It has been well known to persons of ordinary skill in the art that the absorption ratio is increased by lowering the cross-link density. It has been also known that the water-soluble component in the absorbent resin is large when the absorbent resin is produced by an operation involving a work of lowering the cross-link density. The water-soluble component, when the absorbent resin forms a hydrogel texture on contact with a liquid such as water, urine, or body fluid which is given to be absorbed, exudes from the affected area. The water-soluble component which is thus extracted by the liquid subjected to absorption not only lowers the absorption ratio but also aggravates the deterioration of the absorbent resin. This exudation entails the disadvantage of imparting a ropy unpleasant texture to the absorbent resin and contaminating the liquid under treatment.

A desire has been expressed, therefore, for a method which is capable of producing an absorbent resin enjoying a high absorption ratio and having only a small water-soluble component.

U.S. Pat. No. 4,654,039 and JP-A-1-144,404 disclose methods for producing an absorbent resin having a high absorption ratio and only a small water-soluble component by subjecting a monomer of a free acid type or a monomer having a specific neutralization ratio to aqueous solution polymerization. These methods are disadvantageous in necessitating an extra aftertreatment for neutralization, operating with complexity and poor efficiency, and imposing a restriction on the conditions of polymerization.

The hydrated gel polymer which is obtained by polymerization is generally pulverized after the step of drying and is consequently marketed in the form of a powdery product. Heretofore, for the purpose of ensuring efficient drying of this hydrated gel polymer, efforts have been directed to enlarging the surface area of the hydrated gel polymer to the fullest possible extent. Methods for crushing the hydrated gel polymer by extrusion through a perforated plate (JP-B-54-32,176, JP-A-50-136,348, etc.), for example, have been known. These conventional methods have been unable to produce a particulate hydrated gel polymer because the minute hydrated gel polymer particles resulting from the extrusion are suffered to agglomerate again and form cords.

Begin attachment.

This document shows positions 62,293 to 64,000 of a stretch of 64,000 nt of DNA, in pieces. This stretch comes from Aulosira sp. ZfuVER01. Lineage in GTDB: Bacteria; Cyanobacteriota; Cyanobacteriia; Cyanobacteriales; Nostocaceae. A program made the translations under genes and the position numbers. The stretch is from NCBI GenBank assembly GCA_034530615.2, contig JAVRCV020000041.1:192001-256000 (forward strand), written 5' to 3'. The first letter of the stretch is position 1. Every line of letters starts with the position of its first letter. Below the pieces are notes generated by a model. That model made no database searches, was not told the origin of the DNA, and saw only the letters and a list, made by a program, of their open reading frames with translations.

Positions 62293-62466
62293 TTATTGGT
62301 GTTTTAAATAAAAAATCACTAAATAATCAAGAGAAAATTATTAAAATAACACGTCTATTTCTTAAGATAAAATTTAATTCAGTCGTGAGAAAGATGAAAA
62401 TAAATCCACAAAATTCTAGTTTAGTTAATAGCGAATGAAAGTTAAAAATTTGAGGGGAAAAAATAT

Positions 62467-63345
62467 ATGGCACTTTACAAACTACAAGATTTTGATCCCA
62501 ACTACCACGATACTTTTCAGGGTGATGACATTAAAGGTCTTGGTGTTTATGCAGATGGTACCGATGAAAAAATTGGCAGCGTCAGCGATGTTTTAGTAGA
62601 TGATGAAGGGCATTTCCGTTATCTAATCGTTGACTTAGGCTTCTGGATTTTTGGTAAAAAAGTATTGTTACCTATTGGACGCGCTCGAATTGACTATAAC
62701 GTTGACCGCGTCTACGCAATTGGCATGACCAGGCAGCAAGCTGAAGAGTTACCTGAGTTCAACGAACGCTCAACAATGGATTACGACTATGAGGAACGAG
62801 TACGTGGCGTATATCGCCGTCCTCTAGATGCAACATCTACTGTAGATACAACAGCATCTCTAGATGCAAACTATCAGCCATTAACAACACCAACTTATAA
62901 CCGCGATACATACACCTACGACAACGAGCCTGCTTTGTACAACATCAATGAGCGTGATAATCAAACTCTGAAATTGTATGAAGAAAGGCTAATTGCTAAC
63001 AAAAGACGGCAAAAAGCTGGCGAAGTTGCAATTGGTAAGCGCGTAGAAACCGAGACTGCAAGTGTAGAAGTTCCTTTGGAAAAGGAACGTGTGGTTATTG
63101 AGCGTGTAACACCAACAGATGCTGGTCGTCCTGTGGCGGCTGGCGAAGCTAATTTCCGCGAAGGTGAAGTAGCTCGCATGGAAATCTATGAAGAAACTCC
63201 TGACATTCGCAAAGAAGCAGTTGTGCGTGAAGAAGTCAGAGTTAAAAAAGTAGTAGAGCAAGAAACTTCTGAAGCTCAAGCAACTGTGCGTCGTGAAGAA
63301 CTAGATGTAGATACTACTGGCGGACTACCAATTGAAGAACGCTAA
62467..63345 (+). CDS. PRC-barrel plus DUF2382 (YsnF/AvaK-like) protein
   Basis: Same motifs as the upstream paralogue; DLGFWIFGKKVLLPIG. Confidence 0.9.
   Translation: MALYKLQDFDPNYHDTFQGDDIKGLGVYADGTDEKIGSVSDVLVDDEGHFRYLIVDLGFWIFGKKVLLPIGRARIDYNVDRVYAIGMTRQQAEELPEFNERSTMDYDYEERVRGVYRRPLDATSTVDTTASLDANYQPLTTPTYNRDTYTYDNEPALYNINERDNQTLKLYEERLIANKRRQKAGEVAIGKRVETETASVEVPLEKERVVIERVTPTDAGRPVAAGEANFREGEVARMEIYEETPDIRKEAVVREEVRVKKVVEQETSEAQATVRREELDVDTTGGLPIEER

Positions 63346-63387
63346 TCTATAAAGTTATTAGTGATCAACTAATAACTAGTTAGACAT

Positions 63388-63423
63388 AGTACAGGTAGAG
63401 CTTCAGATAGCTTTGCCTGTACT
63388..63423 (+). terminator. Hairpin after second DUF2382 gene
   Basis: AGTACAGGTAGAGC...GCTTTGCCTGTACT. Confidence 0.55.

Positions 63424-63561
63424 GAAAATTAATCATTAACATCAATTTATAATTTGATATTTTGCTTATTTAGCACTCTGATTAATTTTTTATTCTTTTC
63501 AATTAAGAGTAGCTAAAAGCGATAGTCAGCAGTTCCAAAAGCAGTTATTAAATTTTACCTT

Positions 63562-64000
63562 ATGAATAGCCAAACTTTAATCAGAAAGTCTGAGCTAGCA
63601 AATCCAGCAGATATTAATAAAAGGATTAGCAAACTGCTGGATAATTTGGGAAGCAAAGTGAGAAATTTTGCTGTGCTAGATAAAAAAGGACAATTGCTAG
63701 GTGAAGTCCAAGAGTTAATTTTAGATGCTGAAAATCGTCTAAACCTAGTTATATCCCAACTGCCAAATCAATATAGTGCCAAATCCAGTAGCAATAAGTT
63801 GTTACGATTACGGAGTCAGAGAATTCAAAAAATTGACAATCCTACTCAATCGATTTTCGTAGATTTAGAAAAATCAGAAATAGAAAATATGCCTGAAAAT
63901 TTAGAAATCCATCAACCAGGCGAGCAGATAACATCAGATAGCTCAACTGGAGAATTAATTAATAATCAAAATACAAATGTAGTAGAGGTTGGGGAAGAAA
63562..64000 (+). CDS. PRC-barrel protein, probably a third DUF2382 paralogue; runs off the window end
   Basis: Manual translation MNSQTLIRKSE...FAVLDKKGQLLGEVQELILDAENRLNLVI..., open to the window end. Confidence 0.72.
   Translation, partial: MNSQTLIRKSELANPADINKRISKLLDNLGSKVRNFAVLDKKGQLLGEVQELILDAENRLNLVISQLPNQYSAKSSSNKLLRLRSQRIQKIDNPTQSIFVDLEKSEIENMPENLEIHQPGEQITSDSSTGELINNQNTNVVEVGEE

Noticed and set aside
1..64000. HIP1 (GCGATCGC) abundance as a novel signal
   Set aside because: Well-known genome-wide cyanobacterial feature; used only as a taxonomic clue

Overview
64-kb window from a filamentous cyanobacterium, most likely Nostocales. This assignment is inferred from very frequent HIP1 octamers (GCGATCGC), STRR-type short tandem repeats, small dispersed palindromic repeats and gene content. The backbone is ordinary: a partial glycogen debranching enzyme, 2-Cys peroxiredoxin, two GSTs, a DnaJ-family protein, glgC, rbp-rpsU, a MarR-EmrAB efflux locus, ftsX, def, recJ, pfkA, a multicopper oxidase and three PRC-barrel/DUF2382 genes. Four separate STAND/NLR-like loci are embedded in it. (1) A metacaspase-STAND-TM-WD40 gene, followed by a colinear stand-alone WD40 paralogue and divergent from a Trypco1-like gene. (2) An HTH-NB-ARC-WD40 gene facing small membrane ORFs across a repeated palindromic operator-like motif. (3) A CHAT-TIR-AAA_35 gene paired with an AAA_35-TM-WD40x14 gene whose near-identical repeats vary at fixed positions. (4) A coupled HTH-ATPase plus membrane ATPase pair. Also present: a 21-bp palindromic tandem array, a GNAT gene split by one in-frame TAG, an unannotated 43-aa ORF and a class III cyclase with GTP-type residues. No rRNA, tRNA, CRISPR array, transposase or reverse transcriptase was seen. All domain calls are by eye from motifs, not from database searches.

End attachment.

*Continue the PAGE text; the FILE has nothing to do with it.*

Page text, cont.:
Methods which rely on the incorporation of such additives as a lubricant for preventing the agglomeration of the pulverized hydrated gel polymer during the extrusion of the hydrated gel polymer through a perforated plate (JP-A-59-30,826, JP-A-59-119,172, etc.) have been known to the art. These methods, however, have at times occasioned the additive persisting in the polymer to exert an adverse effect on the quality of the product. A method which effects the pulverization of a water-soluble hydrated gel polymer possessed of no cross-linked structure by extruding this polymer through a perforated plate at a specific temperature (JP-A-54-106,568) has been known to the art. This method has entailed a problem of poor productivity because it requires to decrease the diameter of holes in the perforated plate for the purpose of enhancing the efficiency of drying of the hydrated gel polymer. In this method, the pulverization has produced no discernible improvement in physical properties.

No method has yet been established for producing a particulate hydrated gel polymer and an absorbent resin having a high absorption ratio and a small water-soluble component in high yields by a simple process without requiring any special device. A method for producing in a high yield a particulate hydrated gel polymer containing no additives such as lubricant, succumbing to no excess pulverization, and allowing a highly efficient drying remains yet to be established.

An object of this invention, therefore, is to provide a method for the production of a particulate hydrated gel polymer having a high absorption ratio and a small water-soluble component and an absorbent resin.

Another object of this invention is to provide a method for producing in high yields a particulate hydrated gel polymer and an absorbent resin both having a high absorption ratio and a small water-soluble component by a simple process without requiring any special device.